Tomato Cages

Almost everybody grows tomatoes, and it is almost always best to use a tomato cage. These cone shaped wire cages force the tomato plants to grow vertically so that you can get more tomato plants into the same amount of space. The end result is that each plant will not require as much room to spread out.

There are several other benefits as well. Cages also keep the plants off the ground and away from potential diseases, they allow sunlight to get at the inner plant, increase aeration and they make it easier to pick the tomatoes or vegetables that you grow.


As I show in the video, one of my favorite tricks is the trellis. I find that plastic is the best because it is easy to put up and then roll up to store, using it from year to year. You simply attach the trellis to posts, it is easy to put up and it creates a lot of vertical space.

I grow Sugar Snap peas, one of my favorite varieties because the shell varieties require you to take the peas from the shells. Too much work for me. If you plant them early they will come by the middle of July.

Once I had the peas planted on one side of the trellis, it seemed to me that the other side of the trellis was not being used, and if I could grow something that would work on the unused side it would be a winning idea. That was the challenge. The solution was pole beans.

I chose to grow three different types – a yellow, a long green and a flat green. The reason that I chose pole beans is that by the time that the peas have died, the pole beans will be maturing and grow up the trellis and down the other side. I will end up with a lot of beans from a very small space.

Even though I have a large garden I still like to use these tricks as well as some others that I will share at another time. As I mentioned, even if you are a novice home gardener, you will probably find yourself wanting  to just get one more type of vegetable or herb into your space and will begin to think about and search for space saving solutions like these. After all, we can never have enough fresh, homegrown vegetables. Just ask you friends and neighbors.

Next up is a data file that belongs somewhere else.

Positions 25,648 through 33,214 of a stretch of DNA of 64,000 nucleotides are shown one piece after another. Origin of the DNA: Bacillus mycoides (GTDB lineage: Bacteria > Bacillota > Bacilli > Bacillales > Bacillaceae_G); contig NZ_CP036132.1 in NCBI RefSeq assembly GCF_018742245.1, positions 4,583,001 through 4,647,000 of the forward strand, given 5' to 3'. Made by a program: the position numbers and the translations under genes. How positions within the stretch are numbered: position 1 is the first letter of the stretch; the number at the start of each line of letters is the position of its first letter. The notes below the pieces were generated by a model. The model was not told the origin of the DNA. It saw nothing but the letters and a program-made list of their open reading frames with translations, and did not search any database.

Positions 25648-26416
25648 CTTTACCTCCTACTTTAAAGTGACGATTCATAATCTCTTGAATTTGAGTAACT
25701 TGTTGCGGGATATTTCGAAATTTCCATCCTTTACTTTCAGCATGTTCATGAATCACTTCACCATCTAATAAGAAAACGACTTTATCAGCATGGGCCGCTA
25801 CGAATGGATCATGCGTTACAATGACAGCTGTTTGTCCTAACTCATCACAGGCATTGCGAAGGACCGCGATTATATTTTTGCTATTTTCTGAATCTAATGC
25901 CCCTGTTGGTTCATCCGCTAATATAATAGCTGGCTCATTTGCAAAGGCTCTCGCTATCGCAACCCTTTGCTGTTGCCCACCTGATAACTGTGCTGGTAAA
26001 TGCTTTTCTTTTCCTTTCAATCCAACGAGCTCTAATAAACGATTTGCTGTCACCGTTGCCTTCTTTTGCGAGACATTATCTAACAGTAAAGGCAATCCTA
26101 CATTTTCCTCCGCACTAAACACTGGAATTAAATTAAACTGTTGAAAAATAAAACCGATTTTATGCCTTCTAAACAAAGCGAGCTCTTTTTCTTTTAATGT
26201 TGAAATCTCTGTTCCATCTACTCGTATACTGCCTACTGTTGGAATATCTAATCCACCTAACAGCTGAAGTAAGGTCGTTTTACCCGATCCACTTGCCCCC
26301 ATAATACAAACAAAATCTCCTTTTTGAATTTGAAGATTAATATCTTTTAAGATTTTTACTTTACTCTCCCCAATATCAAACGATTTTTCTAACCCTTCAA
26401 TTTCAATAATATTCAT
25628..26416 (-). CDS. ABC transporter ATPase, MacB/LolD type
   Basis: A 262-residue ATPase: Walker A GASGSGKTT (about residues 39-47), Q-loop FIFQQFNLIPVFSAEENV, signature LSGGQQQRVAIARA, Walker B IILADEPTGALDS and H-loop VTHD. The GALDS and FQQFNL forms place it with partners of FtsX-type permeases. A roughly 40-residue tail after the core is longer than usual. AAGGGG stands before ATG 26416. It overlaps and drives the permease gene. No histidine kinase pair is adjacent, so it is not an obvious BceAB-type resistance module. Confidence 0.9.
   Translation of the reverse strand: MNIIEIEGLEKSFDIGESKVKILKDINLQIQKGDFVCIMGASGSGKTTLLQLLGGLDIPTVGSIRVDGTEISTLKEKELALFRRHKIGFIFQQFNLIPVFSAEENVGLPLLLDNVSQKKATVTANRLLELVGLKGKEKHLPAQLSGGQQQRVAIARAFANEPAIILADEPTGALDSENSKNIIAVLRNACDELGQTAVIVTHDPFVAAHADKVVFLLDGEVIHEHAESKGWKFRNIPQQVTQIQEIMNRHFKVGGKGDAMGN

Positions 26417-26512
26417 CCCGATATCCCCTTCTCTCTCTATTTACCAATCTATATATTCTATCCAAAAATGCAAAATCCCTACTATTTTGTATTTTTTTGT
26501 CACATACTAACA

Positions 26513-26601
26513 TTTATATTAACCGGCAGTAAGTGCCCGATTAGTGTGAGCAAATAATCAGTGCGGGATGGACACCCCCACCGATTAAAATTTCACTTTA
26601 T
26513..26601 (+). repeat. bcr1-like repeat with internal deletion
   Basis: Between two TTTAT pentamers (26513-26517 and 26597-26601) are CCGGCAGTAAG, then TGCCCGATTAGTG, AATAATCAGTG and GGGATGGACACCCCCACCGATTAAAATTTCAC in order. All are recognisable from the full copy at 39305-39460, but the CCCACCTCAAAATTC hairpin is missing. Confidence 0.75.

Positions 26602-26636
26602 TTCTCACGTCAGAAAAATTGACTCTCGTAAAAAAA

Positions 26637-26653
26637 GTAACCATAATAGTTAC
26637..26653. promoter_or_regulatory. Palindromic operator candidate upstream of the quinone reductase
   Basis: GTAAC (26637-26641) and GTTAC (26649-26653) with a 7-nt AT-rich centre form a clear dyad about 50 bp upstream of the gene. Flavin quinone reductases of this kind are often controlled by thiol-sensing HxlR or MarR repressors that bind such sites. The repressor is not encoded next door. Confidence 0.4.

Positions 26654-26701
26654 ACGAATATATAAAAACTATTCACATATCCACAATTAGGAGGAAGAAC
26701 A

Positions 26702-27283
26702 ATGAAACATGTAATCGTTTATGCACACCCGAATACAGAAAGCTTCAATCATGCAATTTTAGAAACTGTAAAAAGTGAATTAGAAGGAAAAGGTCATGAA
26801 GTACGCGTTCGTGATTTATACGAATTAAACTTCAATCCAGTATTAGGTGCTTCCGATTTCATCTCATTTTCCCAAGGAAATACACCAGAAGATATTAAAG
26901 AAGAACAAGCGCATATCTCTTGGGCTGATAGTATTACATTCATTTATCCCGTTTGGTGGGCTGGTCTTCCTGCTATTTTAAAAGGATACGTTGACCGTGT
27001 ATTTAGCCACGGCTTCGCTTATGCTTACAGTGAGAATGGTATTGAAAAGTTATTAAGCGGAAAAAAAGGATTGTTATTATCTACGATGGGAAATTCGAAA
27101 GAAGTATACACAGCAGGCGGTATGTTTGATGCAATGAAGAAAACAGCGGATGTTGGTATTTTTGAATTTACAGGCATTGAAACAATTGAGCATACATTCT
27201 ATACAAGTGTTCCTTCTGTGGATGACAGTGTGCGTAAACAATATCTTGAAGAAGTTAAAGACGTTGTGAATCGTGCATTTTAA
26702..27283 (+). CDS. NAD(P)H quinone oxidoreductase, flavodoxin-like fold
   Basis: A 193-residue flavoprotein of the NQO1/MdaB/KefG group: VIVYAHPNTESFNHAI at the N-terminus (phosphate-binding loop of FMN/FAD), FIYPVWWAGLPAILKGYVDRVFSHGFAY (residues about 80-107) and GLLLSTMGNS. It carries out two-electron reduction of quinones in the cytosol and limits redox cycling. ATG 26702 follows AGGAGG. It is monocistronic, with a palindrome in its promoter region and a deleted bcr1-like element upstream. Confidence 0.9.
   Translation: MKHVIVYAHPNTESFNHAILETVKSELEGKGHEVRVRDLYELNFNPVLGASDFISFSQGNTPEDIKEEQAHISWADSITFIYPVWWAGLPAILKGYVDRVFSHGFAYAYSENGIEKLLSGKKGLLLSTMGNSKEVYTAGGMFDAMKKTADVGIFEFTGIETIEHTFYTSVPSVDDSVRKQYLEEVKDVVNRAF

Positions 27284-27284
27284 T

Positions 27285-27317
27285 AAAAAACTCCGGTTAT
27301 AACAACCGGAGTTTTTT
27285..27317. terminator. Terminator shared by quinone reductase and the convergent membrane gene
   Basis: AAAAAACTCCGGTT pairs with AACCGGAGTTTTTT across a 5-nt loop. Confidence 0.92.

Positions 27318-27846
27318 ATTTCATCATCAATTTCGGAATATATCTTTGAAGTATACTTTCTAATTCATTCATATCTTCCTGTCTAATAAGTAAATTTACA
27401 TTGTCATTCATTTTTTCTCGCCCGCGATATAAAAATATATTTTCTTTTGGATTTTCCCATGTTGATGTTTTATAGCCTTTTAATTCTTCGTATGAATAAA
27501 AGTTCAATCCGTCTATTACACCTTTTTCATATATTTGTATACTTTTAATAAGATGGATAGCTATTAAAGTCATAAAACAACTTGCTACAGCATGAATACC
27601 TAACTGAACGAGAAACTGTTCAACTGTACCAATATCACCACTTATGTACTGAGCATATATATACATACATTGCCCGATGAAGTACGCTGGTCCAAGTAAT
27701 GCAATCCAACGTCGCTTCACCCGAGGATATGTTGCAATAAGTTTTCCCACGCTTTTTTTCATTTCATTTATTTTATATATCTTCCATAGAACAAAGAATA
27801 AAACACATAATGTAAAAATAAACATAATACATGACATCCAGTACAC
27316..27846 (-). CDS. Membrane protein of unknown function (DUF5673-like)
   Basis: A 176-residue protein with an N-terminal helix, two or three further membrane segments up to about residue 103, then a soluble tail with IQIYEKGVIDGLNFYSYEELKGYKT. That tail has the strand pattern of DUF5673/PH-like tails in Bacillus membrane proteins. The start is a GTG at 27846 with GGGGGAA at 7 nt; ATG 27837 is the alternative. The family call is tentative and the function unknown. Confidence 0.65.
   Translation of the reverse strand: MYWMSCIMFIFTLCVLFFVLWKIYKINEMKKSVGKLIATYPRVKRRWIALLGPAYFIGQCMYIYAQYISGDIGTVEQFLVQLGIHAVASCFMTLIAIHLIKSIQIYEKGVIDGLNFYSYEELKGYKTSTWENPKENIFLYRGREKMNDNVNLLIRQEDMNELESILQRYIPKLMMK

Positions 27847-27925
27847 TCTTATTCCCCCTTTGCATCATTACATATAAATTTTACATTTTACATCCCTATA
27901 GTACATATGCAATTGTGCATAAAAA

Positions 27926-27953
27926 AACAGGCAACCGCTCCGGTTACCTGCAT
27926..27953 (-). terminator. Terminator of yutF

When it comes to growing vegetables, there is never enough space. The longer that you garden the more interested you will become in growing more with the space you have. I have a fairly large space compared to most and I am constantly thinking of ways to increase my yield. Here are a few tips and tricks that will help you as well.

First you must think vertically. Many plants grow just as well by growing up as well as by growing out, and in fact it is often better for the plant. Vertical growing keeps the plant off the ground where it could get too much dampness, mold and disease. It also allows the plant to aerate better, keeping the leaves and fruit dryer when there has been too much rain.

Inter-planting is another trick. If you control the spread of one plant, such as a tomato, you can plant other plants in between them. There can also be other benefits to inter-planting. A typical example is growing basil in between tomato plants. In addition to getting more from your space, the basil plants can enhance the flavor of the tomatoes and repel hornworms. Another example is that  growing radishes around squash plants   will deter squash borers.

Lastly, consider dwarf or bush varieties of plants such as cucumbers. Cucumbers can grow all over your garden if you let them. Instead of growing into two rows or more, my cucumber plants will stay within the one row and give me a very large yield. If you plant just two plants two feet apart you will too.
Maximizing Garden Space
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